Summary Of Why Are All The Black Kids Sitting Together In The Cafeteria '

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After reading the book “Why Are All the Black Kids Sitting Together in the Cafeteria” written by Beverly Daniel Tatum, I was left wanting more information on process-oriented and goal-oriented equality programs. Tatum quickly visits these two points in roughly two paragraphs, so I sought out other outside resources to better understand the two terms and how they interact with affirmative action. First, affirmative action is described as "any measure, beyond simple termination of a discriminatory practice, adopted to correct or compensate for past or present discrimination or to prevent discrimination from recurring in the future." (U.S. Commission on Civil Rights, Statement on Affirmative Action, October 1977). In other words, a program …show more content…

Though Tatum criticizes this theory as “ineffective”, I find that it can still lead to improvements. Taking the process-oriented theory and applying it to mindsets, people are more likely to learn if they are focused on how to get the answer, rather than goals of simply what the answer is. So, if process-oriented mindsets are ideal in classrooms, process-oriented programs can be beneficial in affirmative action also. To explain this reasoning, if a workplace is focused on making standards the same for everyone through a fair process, the outcome will lead to candidates hired based on their qualifications and not on meeting a “goal”.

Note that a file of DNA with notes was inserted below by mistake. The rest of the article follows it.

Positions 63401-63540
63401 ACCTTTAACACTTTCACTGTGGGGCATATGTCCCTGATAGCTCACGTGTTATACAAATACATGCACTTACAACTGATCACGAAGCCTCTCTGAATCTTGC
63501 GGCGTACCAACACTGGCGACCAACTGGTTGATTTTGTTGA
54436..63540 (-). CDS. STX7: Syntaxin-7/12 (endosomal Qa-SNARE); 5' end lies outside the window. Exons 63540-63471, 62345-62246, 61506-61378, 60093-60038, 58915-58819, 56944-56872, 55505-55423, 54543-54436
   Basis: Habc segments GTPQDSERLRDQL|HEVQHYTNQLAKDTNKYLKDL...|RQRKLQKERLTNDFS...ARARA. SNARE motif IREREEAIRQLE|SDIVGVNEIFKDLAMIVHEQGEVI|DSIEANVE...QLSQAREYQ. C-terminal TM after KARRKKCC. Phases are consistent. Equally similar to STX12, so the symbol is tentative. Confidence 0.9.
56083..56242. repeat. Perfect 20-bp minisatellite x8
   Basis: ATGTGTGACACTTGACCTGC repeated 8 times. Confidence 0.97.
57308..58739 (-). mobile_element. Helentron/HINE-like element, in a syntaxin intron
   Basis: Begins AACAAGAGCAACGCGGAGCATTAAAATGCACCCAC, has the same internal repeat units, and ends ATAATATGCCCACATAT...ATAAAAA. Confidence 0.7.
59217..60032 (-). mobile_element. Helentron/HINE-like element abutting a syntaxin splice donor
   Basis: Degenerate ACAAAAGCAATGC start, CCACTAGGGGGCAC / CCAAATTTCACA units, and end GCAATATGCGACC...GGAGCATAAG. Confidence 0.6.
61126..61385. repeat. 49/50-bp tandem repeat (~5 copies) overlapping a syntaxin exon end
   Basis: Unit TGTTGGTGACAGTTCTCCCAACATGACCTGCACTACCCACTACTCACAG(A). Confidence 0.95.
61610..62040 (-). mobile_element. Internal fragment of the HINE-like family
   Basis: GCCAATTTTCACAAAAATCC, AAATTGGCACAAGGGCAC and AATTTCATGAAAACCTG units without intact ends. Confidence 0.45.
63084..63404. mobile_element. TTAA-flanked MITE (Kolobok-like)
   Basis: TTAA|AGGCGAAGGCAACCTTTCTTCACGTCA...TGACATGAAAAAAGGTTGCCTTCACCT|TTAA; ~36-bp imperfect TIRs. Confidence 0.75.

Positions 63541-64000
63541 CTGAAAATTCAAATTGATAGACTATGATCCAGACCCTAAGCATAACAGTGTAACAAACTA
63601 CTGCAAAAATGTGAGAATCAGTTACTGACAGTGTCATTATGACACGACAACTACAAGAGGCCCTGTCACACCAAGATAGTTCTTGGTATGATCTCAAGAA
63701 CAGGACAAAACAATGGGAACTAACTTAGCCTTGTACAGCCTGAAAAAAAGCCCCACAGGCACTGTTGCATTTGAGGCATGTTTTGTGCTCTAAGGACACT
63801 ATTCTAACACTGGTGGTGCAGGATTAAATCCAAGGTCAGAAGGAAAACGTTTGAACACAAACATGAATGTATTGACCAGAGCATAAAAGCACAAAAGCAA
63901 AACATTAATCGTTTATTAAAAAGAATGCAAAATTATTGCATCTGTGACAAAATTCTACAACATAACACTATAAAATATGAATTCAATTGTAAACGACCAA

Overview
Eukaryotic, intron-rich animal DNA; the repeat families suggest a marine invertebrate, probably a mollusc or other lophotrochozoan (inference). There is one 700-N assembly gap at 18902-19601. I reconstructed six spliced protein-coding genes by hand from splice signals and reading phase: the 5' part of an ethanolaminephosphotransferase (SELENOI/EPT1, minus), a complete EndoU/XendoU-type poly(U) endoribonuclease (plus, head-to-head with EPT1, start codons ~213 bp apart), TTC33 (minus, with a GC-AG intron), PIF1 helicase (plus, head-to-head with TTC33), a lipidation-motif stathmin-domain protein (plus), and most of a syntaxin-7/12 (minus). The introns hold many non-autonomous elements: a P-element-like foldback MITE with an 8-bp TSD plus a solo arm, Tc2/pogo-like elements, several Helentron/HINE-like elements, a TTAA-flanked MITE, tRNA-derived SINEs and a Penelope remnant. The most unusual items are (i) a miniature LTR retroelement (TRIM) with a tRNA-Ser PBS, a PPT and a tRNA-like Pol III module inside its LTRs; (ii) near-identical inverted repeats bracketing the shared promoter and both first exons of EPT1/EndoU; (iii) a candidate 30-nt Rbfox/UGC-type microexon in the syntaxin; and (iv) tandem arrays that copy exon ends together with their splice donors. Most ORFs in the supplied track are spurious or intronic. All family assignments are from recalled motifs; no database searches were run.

Tatum critiques this by saying not everyone is given a fair chance because those in minority groups are not awarded the same opportunities, therefor leaving them disadvantaged from the start. However, standards must remain in place in order for a company or business to maintain productive outcomes. If a construction company requires a process-oriented program and mandates that every applicant must have a commercial driver’s license, an exception should not be made for the applicant of minority who has not had the opportunity to take theirs. Fair process, fair outcome. No exceptions. This is the exact point of affirmative action ; to have an equal

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